Let me start off by apologizing for my lack of writing for almost 2 weeks.  Life has made some demands that needed my attention.  Funny enough, some of those demands pertained to budgeting!  As always, income versus expenses needed to be looked at and I was shocked at all the changes that have occurred in the last few months.  Now, we’re not in any dire position at the moment and maybe I’m a Scrooge when it comes to spending, but I’ve been getting uncomfortable with the way the numbers have been looking.  I’d like to have a little bit more breathing room, especially considering we have a little one that could be popping out of me any day!

My biggest concern has been our food expenses.  To be honest, I’ve let myself get away with slacking on ways to save money on our groceries.  I have thousands of really good excuses as to how that happened, but I won’t feed into them anymore.  I find it really difficult to go from a standstill to a sudden full throttle, so it’s time to get back to the basics, which I intend to share with you.

Whether you’re trying to cut back on your food expenses so that you can provide more groceries for your family or need room in your budget to pay off debt/bills, all of us can benefit from learning how to manage our spending in this area because of how important it is for us to eat.  My next series of posts will include several ways to just that.

Today we’re going to take it easy and go over some stuff that really won’t take much time at all.  In fact, they’re more like suggestions – you just have to make a decision to take the suggestions or keep them in mind when it is time to take action.  Really, you just have to tell yourself that you will abide by these guidelines from here on out.  I call these guidelines…

No Time at All

  • Dine In: Making the decision to cut back on eating at restaurants doesn’t take any time, but it may require a fair amount of willpower and restraint. Just remind yourself that you can make the same foods at home for a lot less money.  And even though fast food is cheap, it can have a negative impact on health versus a home-cooked meal.
  • Pay in Cash: Do NOT use credit cards! When you can’t pay your credit card bill in full, you’re paying interest, which is the exact opposite of cutting expenses.  Even if you think you can pay off your entire credit card, don’t pay for food with it.  Something unexpected may come up that prevents you to pay it off when the time actually comes.  Just erase the idea from your mind completely.
  • Lower Cost Alternatives: When it is time to shop, always look for the store brand. They generally taste the same and to be frank, if you’re in need of cutting expenses but you’re a picky eater – get over it.  Every penny counts towards making your money problems temporary.  Save now, splurge later…a lot later.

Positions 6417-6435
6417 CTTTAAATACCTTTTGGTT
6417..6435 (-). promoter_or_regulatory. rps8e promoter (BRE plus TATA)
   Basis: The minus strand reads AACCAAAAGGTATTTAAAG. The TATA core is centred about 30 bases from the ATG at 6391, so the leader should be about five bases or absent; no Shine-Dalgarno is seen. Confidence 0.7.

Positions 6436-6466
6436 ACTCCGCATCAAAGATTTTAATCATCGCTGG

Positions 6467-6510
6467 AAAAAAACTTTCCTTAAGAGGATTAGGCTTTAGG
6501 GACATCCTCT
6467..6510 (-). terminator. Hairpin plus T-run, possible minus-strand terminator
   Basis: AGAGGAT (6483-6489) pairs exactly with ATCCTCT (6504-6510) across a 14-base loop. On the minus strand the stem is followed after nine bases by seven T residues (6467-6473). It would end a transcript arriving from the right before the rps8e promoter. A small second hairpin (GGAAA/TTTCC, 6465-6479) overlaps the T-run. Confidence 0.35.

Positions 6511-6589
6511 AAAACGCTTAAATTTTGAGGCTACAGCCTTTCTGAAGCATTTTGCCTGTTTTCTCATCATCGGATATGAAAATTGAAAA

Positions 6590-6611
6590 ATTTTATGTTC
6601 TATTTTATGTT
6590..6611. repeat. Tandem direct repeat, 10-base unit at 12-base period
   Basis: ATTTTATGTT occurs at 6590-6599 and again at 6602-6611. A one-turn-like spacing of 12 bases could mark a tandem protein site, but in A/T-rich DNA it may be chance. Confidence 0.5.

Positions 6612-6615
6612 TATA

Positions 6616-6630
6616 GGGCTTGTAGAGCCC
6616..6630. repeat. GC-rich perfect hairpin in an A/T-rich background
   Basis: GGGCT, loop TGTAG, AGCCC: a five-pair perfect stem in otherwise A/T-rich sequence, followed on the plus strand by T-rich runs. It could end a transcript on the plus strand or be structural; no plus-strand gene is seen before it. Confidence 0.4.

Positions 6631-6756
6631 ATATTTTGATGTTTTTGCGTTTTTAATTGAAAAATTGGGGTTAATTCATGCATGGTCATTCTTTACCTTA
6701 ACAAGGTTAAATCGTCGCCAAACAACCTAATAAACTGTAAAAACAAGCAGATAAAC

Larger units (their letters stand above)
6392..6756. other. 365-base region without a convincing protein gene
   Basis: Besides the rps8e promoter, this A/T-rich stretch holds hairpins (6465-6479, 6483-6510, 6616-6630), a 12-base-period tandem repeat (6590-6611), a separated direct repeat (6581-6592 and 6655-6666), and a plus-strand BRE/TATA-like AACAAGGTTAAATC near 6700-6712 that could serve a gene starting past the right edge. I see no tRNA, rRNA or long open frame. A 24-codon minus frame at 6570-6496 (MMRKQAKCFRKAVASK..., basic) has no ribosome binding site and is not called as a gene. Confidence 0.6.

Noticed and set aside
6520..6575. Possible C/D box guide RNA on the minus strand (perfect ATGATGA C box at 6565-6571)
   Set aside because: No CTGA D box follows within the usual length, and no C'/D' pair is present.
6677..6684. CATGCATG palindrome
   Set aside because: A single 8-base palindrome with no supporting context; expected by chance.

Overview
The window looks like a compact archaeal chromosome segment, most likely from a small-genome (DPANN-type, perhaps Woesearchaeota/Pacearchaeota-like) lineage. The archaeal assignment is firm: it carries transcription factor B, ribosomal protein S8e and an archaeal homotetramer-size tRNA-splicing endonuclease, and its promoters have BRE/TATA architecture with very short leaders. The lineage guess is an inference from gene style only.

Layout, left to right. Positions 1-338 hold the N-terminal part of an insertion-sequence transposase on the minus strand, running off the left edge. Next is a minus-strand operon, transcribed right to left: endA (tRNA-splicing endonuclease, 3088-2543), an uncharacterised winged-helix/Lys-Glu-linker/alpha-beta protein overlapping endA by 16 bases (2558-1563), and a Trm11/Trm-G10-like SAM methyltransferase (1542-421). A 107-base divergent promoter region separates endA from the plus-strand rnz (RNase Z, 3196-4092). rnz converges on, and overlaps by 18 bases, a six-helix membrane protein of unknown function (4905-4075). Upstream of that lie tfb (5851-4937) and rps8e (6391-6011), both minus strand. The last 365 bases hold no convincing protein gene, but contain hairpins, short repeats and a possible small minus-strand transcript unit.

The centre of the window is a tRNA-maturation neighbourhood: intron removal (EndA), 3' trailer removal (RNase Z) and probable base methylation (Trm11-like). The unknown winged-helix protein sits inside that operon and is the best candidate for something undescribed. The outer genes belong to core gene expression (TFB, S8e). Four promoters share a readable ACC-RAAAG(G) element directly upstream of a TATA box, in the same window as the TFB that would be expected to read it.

• Avoid Prepared Foods: They’re more expensive than if you were to make the meal yourself. If you tend to buy prepared foods a lot, find recipes for the meals you eat the most of.  My personal issue with prepared foods – their portions.  There’s hardly ever enough food to go around or I have to purchase a ridiculous amount that’s way too costly.  I’m not okay with spending nearly 20 bucks on a family-size lasagna and still be starving or nearly 40 to ensure I don’t starve.
  • Calculator: This is an essential tool you probably already have – you just need to start using it. If you have a cell phone, you have one on you, most likely, all of the time.  You should make the decision to break it out when it comes time to calculate cost-per-unit, tracking your spending while shopping, and to compare prices, sales and coupons.
  • Leftovers: Discipline yourself to start eating those leftovers!  You can even use them to create a different meal.  Make the decision to stop throwing away left over food and be willing to get creative.  Not only will you get extra meals, you will feel better about spoiling less, and you won’t have to shop as often!
  • Eat More Veggies: Did you know that by cutting meat from a diet just 1 day a week can save a family of four $200 a year? Well, now you do!  Get comfortable with the idea of meatless meals before heading off to the store.
  • T’is the Season: When buying produce, go for what’s in season.  You won’t have to do much research figuring out which fruits and veggies are in season in your area because the answer is, whichever ones are least expensive.

If you stick to these basic guidelines, hopefully you’ll notice a few dollars being shaved off each purchase in comparison to past transactions.  You’ll also notice that by eating leftovers, for example, your food supply will last longer which also results in less money being spent.

Soon I’ll be posting more ways to save on food expenses, so be on the look out!  They’ll require a bit more foot work, but will be worth the extra effort as they will help you save a great deal more.

Leave a comment, especially if you have any ideas on “no time at all” savings on food!